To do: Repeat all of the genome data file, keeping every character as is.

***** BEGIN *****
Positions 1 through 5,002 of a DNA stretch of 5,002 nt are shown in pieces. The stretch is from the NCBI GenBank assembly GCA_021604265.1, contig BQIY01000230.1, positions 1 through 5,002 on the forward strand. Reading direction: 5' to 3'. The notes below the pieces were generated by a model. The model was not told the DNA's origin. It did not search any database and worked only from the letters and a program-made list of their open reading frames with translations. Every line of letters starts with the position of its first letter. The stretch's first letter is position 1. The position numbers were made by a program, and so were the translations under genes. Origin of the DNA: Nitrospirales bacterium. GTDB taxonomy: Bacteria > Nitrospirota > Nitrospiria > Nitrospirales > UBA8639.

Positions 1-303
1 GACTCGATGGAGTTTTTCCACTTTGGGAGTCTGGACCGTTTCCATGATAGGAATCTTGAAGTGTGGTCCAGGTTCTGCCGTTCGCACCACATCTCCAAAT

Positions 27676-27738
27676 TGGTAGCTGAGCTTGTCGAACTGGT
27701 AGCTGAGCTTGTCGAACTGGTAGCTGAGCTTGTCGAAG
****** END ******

Positions 1 through 5,002 of a DNA stretch of 5,002 nt are shown in pieces. The stretch is from the NCBI GenBank assembly GCA_021604265.1, contig BQIY01000230.1, positions 1 through 5,002 on the forward strand. Reading direction: 5' to 3'. The notes below the pieces were generated by a model. The model was not told the DNA's origin. It did not search any database and worked only from the letters and a program-made list of their open reading frames with translations. Every line of letters starts with the position of its first letter. The stretch's first letter is position 1. The position numbers were made by a program, and so were the translations under genes. Origin of the DNA: Nitrospirales bacterium. GTDB taxonomy: Bacteria > Nitrospirota > Nitrospiria > Nitrospirales > UBA8639.

Positions 1-303
1 GACTCGATGGAGTTTTTCCACTTTGGGAGTCTGGACCGTTTCCATGATAGGAATCTTGAAGTGTGGTCCAGGTTCTGCCGTTCGCACCACATCTCCAAAT

Positions 27676-27738
27676 TGGTAGCTGAGCTTGTCGAACTGGT
27701 AGCTGAGCTTGTCGAACTGGTAGCTGAGCTTGTCGAAG